7. To address concerns from the library and information community and Capitol Hill about the dissemination of government publications in a decentralized agency print buying system, the new FAR provides, for the first time in an executive branch regulation, that all government agencies must furnish an electronic copy of all government publications to the GPO’s Superintendent of Documents. The Su Docs then handles distribution to the 1300 depository libraries throughout the country, and to GPO’ bookstores, and mounts the pub on the GPO’s pubic access website, www.gpo.gov. The proposed FAR regulation also attempts to provide a mechanism for GPO’s Superintendent of Documents to "ride" agency print orders by adding its order for additional depository library and distribution copies of government publications purchased by agencies directly from private sector printers.
  8. Purchases of printing by agencies under this proposed regulation would be made under existing FAR regulations that govern agency purchases of products and services, not under GPO’s regulations.

This new proposed FAR regulation is far more detailed and comprehensive than the original draft proposal which came out in the summer of this year. It clearly attempts to address problems raised by the printing community, agencies and the library community.

Of course, there are a number of significant issues that still have to be resolved:

  1. The FAR does not adopt GPO’s Quality Assurance Through Attributes Program, and as a result, there would be no government-wide guidelines for product quality, quality levels, proofs, etc. Presumably, agencies could specify that a particular QATAP quality level was applicable to a job they purchase. It would probably be far more efficient to adopt those quality standards in the new FAR regulation, so that there would be a government-wide system, instead of hundreds of different systems.
  2. While the FAR does require web-based publication of job opportunities, it only applies this requirement to jobs over $2,500. About 80% of the government printing jobs currently going through the GPO are less than $2,500. These smaller jobs are almost routinely performed by small businesses, which usually receive notification of those job opportunities typically through a bid service that obtains the job opportunity postings from GPO. It is unclear if or how small businesses would obtain these tens of thousands of small job opportunities under the proposed FAR.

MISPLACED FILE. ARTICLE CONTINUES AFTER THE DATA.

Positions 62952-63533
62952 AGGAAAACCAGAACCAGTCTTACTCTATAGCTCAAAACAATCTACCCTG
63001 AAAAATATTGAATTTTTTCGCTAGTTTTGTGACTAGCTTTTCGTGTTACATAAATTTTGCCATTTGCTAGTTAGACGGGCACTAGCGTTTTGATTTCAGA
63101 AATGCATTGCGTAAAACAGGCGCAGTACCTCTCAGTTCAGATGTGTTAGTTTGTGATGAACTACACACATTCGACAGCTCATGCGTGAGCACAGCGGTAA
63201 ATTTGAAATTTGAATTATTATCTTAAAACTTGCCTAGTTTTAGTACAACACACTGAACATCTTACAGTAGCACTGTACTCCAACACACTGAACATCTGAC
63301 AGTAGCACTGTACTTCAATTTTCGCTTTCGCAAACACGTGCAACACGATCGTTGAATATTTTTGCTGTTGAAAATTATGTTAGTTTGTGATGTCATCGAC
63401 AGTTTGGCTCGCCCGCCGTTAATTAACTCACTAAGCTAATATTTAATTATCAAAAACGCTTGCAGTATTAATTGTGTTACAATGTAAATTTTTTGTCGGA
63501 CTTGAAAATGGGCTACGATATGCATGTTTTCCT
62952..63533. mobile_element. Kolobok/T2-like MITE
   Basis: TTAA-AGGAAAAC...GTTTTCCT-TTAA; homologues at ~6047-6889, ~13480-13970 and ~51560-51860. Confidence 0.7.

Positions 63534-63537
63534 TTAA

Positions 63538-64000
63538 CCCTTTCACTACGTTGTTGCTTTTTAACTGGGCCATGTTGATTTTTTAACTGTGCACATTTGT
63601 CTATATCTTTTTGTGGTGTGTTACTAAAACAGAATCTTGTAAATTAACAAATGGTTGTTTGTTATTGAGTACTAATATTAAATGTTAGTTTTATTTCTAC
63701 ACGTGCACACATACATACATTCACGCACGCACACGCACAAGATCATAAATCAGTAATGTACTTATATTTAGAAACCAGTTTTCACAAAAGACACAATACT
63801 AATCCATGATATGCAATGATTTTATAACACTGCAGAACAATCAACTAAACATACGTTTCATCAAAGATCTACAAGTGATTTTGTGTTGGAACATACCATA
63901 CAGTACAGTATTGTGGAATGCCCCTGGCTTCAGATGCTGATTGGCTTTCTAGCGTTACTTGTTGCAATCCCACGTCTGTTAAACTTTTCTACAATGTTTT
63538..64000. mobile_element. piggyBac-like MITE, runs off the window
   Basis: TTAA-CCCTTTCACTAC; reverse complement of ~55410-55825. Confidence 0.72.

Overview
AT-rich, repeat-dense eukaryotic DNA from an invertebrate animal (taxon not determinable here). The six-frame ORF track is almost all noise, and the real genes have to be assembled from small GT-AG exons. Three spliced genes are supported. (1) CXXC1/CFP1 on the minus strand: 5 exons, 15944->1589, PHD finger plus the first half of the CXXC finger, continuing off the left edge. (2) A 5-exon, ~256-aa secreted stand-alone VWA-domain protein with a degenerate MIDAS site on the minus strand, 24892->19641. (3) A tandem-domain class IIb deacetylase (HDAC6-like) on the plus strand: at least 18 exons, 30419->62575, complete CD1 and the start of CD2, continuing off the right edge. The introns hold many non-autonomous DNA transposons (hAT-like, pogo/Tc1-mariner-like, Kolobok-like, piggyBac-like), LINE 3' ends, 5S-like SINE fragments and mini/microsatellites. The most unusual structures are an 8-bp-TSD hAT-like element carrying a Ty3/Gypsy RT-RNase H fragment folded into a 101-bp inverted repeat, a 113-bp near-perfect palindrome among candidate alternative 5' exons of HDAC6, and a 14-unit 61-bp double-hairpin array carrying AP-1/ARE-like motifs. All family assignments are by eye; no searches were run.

3. There are other questions and potential problems that will undoubtedly be addressed as comments on the proposed FAR come in from agency customers and the printing community.

The proposed FAR regulation has received the endorsement of the country’s largest printing trade organization, Printing Industries of America (PIA).

FUGITIVE DOCUMENTS.There are those on Capitol Hill and in the information and library communities who remain concerned that a decentralized agency system will magnify the number of "fugitive documents." Fugitive documents are government publications which do not reach the Superintendent of Documents, and are therefore not distributed to the depository libraries, and not placed on the GPO’s public access website. However, this concern may be unfounded. Consider the fact that, under the current GPO centralized print procurement system, the number of fugitive documents runs as high as 50% of all government publications, depending on whose analysis you rely on. So the GPO centralized system has failed to make all government publications available to the public. Why? Despite 44 U.S.C. 501 requiring agencies to go through GPO, GPO only produces about half of the government printing which should go to it under the statute. Printing that doesn’t go through the GPO is unlikely to filter through to the Superintendent of Documents for distribution. Add to this problem the fact that a number of government publications are not being issued in print, but only being published electronically, and its not hard to see why the fugitive documents problem has gotten out of hand, despite the apparent centralized control by GPO.